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4th New York Regiment

From Wikipedia, the free encyclopedia

4th New York Regiment
Active1775–1781
AllegianceContinental Congress of the United States
TypeInfantry
Size720 Men
Part ofNew York Line
EngagementsNew York Campaign,
Battle of Saratoga,
Battle of Monmouth,
the Sullivan Expedition.
Commanders
Notable
commanders
Colonel James Holmes
Colonel Cornelius Wynkoop
Colonel Henry Beekman Livingston
Frederick, Baron de Weissenfels Frederick Heinrich von Weissenfels

The 4th New York Regiment was one of four established by the New York Provincial Congress at the direction of the Continental Congress for the defense of King's Bridge where Manhattan Island joins the mainland, and of the Hudson River. The regiment would see action in the Invasion of Canada, New York Campaign, Battle of Saratoga, Battle of Monmouth and the Sullivan Expedition. The regiment was merged into the 2nd NY on January 1, 1781.

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Transcription

Contents

Initial organization

After the Capture of Fort Ticonderoga on May 10, 1775 by Ethan Allen, it became apparent that it was unlikely to be a peaceful settlement with Britain in the foreseeable future. On May 25th, the Continental Congress,requested New England and New York to raise troops for a campaign into Canada. The New York Provincial Congress authorized the raising of four Regiments totaling 3,000 soldiers to serve under the command of major general Philip Schuyler until December 31. Schuyler was in charge of the troops in New York, which constituted the North Department. Former British officer Richard Montgomery was named brigadier general. It was anticipated the Montgomery's combat experience would complement Schuyler administrative and logistical skills.[1]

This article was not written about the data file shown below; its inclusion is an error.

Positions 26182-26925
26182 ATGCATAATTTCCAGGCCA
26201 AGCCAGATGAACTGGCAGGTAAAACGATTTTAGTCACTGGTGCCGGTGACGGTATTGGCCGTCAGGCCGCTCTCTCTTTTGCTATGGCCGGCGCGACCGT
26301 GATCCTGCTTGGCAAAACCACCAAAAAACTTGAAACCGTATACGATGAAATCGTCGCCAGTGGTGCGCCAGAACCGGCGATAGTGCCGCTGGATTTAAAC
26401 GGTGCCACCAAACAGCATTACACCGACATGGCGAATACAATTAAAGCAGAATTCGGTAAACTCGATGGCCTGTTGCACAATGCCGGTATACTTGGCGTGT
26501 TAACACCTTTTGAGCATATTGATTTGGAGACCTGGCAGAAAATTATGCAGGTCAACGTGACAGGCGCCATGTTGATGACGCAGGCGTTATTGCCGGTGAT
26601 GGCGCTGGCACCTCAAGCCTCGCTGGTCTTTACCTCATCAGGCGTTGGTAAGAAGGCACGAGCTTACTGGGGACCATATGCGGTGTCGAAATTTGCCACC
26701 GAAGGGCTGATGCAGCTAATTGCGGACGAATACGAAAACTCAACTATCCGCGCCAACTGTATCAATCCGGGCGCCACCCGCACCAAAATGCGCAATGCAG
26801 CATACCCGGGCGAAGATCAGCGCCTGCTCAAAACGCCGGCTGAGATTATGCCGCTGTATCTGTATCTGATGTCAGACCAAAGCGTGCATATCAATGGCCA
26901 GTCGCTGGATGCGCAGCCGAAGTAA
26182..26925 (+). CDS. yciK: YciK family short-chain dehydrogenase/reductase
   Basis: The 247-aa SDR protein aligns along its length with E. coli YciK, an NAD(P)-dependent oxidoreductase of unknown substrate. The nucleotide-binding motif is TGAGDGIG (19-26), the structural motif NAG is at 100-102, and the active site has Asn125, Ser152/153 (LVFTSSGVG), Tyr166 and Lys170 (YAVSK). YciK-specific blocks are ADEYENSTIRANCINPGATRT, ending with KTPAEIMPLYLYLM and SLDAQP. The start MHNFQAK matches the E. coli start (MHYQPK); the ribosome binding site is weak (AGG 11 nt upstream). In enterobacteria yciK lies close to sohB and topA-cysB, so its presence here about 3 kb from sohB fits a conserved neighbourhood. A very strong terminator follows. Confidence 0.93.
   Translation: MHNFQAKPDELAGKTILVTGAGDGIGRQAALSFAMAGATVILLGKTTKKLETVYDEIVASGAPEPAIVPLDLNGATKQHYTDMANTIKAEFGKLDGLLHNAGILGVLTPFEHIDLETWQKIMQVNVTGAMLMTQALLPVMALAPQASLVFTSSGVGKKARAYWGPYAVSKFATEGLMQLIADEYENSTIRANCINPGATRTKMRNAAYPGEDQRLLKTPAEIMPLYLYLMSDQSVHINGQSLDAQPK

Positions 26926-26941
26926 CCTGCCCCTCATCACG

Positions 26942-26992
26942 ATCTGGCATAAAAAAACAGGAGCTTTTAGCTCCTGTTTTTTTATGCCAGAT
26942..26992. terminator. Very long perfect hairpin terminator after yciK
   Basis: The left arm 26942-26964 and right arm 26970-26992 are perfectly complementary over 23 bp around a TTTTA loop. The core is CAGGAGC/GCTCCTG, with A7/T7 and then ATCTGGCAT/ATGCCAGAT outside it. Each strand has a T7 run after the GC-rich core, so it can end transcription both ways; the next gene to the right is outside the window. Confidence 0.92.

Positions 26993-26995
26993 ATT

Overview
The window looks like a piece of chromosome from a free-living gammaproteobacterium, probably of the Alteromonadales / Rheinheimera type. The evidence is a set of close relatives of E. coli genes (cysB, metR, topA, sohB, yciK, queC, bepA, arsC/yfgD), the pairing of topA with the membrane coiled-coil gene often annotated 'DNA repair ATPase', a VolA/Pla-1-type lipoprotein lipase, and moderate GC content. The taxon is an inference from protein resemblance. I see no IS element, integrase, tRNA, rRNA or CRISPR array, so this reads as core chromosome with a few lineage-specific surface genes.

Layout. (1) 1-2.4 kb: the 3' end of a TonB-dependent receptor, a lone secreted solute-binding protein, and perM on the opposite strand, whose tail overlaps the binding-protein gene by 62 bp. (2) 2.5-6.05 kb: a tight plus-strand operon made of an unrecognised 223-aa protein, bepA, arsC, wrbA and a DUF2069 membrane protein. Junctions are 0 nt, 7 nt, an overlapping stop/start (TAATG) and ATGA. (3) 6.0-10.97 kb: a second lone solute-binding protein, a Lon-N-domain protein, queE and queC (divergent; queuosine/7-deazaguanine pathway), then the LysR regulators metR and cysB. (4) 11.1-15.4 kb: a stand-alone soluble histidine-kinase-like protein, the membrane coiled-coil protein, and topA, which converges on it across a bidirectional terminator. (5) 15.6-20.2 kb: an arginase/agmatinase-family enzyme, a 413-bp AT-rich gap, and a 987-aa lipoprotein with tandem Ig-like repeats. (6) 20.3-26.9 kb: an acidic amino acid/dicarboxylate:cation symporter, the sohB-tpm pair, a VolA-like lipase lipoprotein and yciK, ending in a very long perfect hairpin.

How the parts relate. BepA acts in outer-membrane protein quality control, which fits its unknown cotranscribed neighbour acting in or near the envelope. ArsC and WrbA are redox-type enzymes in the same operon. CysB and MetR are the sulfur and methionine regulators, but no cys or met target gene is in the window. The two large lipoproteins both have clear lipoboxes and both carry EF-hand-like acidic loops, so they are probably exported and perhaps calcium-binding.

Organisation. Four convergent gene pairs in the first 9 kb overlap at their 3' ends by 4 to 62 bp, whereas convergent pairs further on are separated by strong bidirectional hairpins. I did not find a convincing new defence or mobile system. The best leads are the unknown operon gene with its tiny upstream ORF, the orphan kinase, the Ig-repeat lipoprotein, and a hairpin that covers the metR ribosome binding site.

The 1st New York Regiment, under the command of Colonel Alexander McDougall was raised in New York City; the 2nd New York Regiment, under Colonel Goose Van Schaick at Albany; the 3rd New York Regiment, under Colonel James Clinton from the west bank of the Hudson; and , the 4th, under Colonel James Holmes from the east side of the river.

While Washington dealt with the British in Boston, Schuyler was to undertake an invasion of Canada. The troops were to receive uniforms in Albany, but the Provisional Congress overestimated the merchants' available stock of cloth required, and having headed north so soon after forming, there were only enough for the first two regiments raised. The 4th received only regimental short coats. In August 1775, Philip Van Cortlandt described many of the men of the 4th wanting shirts, shoes, stockings, underclothes, and, in short, without anything fit for a soldier except a uniform coat.[2] Arming the troops also proved challenging. More of the muskets, bayonets, ramrods, etc. had been supplied to the 1st and 2nd, leaving Holmes without enough to supply a company. The colony did not have sufficient material to supply so many soldiers.